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Nobel Prize Winner Discovered By Long Lost Sister

By KJ Mullins     Jun 7, 2008 in World
Mario Capecchi, Nobel Prize winner for medicine has been reunited with his sister who thought he had died during World War II. Capecchi's sister Marlene Bonelli was separated from her big brother when he was just a toddler.
The two were the children of Lucy Ramberg, a left-leaning American artist who spent most of the war in prison.
When Bonelli saw her brother's name in the media after his Nobel Prize win this past year she contacted the Austrian media. Newspaper Dolomiten sent University of Utah geneticist Capecchi pictures of his long lost sister Bonelli.
Looking at the pictures, it was obviously my sister," Capecchi said, noting her resemblance to their mother.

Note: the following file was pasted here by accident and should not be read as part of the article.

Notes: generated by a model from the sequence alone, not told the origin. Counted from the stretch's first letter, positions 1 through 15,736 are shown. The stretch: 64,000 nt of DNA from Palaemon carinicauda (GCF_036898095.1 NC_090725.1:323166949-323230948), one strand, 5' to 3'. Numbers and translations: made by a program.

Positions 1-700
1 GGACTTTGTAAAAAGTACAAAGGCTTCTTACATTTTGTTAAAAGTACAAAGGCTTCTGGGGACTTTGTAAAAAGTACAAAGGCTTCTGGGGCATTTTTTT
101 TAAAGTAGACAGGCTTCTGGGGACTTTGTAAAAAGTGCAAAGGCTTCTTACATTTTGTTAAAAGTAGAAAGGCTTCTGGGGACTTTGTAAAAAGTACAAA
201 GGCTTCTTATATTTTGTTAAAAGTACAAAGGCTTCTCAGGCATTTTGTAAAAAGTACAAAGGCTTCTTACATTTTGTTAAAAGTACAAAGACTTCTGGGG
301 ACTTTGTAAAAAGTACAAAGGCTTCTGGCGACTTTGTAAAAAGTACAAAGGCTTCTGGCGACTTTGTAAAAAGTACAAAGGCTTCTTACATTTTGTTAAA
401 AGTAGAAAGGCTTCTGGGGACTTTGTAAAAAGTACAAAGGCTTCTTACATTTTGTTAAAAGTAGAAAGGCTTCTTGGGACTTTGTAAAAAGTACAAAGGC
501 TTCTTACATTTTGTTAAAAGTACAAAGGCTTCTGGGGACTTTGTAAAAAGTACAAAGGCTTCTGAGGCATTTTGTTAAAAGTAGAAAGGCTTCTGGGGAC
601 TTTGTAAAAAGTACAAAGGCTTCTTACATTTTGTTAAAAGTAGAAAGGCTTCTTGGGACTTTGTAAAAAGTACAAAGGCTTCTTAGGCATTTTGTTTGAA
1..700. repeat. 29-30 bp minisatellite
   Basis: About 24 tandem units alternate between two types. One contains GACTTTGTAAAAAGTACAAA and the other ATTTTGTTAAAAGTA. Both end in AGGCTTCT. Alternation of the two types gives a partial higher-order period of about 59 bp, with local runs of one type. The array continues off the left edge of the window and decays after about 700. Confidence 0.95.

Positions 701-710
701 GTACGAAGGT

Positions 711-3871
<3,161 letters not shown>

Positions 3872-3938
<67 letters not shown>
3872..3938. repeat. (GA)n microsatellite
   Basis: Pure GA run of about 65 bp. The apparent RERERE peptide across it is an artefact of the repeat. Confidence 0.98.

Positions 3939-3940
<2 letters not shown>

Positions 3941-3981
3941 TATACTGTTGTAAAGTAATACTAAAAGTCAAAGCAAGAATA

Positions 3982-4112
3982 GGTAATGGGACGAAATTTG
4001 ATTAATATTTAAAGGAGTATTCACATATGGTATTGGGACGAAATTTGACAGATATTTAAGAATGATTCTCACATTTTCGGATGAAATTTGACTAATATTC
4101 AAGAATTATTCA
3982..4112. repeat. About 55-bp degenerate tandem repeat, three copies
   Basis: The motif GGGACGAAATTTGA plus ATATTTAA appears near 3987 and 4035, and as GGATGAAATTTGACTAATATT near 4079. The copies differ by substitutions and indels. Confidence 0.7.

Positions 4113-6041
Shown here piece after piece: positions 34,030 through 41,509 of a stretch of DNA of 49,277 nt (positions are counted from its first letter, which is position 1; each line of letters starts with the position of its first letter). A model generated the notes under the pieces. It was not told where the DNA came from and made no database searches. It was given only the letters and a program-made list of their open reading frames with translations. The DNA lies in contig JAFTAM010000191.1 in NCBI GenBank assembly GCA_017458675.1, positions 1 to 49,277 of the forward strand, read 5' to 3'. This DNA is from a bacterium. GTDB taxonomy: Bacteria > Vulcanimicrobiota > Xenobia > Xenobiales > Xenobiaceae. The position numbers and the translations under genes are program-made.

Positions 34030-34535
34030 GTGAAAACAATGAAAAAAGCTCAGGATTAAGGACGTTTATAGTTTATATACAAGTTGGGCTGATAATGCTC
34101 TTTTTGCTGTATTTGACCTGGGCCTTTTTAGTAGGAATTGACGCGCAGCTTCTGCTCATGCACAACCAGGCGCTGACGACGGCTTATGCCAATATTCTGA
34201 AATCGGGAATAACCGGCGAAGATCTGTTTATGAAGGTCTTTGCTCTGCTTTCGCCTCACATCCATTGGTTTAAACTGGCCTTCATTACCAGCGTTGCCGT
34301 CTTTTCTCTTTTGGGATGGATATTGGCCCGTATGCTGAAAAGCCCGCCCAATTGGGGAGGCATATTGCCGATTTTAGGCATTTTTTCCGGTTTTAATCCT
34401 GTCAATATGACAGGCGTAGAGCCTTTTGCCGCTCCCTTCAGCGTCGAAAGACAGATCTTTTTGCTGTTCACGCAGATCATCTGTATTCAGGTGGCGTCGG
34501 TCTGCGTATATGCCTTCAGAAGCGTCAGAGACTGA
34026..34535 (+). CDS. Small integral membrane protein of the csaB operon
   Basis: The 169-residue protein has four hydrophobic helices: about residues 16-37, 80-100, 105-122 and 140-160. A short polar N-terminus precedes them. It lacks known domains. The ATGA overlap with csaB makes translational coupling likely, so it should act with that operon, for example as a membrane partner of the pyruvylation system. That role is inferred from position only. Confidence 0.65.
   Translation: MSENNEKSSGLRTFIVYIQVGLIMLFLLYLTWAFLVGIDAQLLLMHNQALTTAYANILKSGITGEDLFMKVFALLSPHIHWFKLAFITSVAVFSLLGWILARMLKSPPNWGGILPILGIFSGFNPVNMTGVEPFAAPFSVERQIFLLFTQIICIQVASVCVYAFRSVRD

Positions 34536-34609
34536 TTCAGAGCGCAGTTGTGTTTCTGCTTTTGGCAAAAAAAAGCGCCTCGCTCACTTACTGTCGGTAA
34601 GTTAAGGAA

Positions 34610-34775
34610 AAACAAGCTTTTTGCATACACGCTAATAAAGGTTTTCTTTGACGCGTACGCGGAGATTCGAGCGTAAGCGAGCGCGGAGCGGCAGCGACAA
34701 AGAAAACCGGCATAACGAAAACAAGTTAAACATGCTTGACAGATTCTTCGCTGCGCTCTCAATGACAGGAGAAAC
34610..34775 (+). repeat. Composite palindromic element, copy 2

The pair met at a hotel on May 23 where they shared photos and spoke with the aid of an interpreter.
"She doesn't speak English and I don't speak German, and neither of us speaks Italian, although I can get away with it in a restaurant," Capecchi said.
Capecchi was born in 1937. When he was just a toddler his mother gave birth to Marlene. When their mother was sent to prison Marlene was sent to a family in Austria. She grew up thinking her mother and brother has died during the war.
Capecchi meanwhile had been reunited with his mother at the end of the war when he was nine. They moved to the United States.
Capecchi's academic career started at an early age. He won the Nobel Prize this past fall on his work with genes. His gene manipulation techniques in mice has advanced the understanding of killer diseases.
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